for the joy of it.

It has been a hectic two months. So hectic, that I didn’t realize it had been two months until I checked when the last time I blogged was. Sheesh.

Last weekend was a big first for me. You know that race I mentioned in my first post? Well, I missed it. I mean, I didn’t sleep in or get sick or anything. In fact, I was incredibly prepared and pumped. I just went to the race a day late! David and I pulled into McIver Park’s parking lot last Sunday expecting a plethora of runners and weird, too-loud music. Instead, there were two people taking a leisurely Sunday morning stroll in the rain. I was so crushed.

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We both spent the next hour upset and trying to process how this happened and what to do next. “You want to race next weekend?” David asked. I looked up prospective races, but it didn’t feel right. I kept thinking “Today was supposed to be it. The milestone.” To be honest, I was being a little drama queen in my head. But the race felt like it was supposed to be special. In fact, the race was supposed to be something special, but I was looking at it all wrong. After the disappointing morning, my friend Jen (who visited from Chattanooga!), David, and I went on a cold adventure to salvage the rest of the day. I guess Oregon rain and large waterfalls tend to get my mind back where it needs to be, because everything in my head and heart was at rest by the end of the hike.

Somewhere between the raindrops, I:

  1. Realized something supremely important that (of course) I had learned before but never seen illustrated so clearly.
  2. Asked myself a supremely important question.

IMG_41491. There is a cliché about the journey being more important than the destination that honestly causes me to involuntarily roll my eyes. But when multiple people consoled me through sweet text messages and comments (I forgot to mention: social media was definitely involved in this humiliating experience) saying that I had “done the work” and already had something to be proud of,  that cliché rang true. As I have mentioned before, I love to run and that is a new experience for me. Something about this race was going to solidify that in my mind. For instance, if I raced well and had a good time to show for it, this new way of living would really begin. That is equal parts ridiculous and understandable. Racing is so satisfying and needed to keep fueling that competitive nature that resides inside of me. However, racing doesn’t mean a thing. Missing my race made me look back on the time I’ve spent training and be proud of that instead of a personal record. And man, I am so proud.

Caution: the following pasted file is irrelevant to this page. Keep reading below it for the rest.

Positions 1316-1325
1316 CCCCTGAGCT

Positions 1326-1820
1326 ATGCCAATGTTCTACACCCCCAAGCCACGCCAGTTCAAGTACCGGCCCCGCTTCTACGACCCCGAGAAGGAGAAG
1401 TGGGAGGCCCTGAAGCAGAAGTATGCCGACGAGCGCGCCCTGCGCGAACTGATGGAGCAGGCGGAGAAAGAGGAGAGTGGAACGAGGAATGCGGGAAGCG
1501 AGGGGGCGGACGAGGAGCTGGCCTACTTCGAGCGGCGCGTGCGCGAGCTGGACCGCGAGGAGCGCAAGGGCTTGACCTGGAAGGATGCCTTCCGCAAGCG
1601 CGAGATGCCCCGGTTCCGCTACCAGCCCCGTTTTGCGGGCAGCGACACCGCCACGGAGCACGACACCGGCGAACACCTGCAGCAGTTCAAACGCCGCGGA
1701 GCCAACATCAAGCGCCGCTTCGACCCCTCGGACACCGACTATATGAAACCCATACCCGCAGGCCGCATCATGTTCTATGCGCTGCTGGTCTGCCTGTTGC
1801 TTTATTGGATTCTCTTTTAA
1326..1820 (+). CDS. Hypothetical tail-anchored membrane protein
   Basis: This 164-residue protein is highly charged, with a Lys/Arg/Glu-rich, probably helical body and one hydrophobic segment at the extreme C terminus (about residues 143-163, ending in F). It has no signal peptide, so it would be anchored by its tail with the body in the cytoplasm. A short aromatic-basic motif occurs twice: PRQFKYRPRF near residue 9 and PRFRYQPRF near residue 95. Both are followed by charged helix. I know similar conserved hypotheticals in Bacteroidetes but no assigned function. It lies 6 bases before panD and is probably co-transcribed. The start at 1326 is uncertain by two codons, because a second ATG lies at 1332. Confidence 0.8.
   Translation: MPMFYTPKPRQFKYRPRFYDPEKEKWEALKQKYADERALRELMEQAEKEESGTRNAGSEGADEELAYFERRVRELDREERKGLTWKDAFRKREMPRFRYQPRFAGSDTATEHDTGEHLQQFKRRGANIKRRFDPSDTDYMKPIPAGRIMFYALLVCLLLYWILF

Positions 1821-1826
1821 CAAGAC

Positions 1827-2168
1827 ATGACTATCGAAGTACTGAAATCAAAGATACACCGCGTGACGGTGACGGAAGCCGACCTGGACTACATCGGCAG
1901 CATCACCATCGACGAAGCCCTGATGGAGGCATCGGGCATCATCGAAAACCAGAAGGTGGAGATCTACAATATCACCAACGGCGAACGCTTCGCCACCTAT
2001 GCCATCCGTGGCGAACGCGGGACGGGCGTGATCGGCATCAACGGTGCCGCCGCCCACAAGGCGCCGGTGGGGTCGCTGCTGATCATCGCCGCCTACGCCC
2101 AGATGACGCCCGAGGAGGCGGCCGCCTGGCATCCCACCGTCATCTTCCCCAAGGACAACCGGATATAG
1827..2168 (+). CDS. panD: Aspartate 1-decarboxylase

2. The “supremely important” question I asked myself was “Why do you run?” I am not an extremely competitive creature. I don’t run to win races. I do run to beat the clock, feel alive, reduce stress, etc. However, I learned near the end of my training that running is only a purely positive force in my life if I am first and foremost running for the joy of it. That outlook has crept into my other hobbies and passions and jobs and all of a sudden, my whole world is transforming. The only way I could make it through the last few miles of long runs was to remember that. The only way I could go for a run this week (I am not going to lie, I was tired and still disappointed) was to remember that.

What’s the moral of the story? First, don’t let yourself go two months without blogging. Because your skills get rusty. But also, the journey is more importan-just kidding! I think I would definitely say, be proud of hard work even if the “end result” is less than satisfactory. Hard work is well, hard and I respect the cuss out of people who are disciplined enough to try something new. Finally, find something to do just for the joy of it. Better yet, rework joy into the heart of something you’re already doing. I promise you it will only do you good.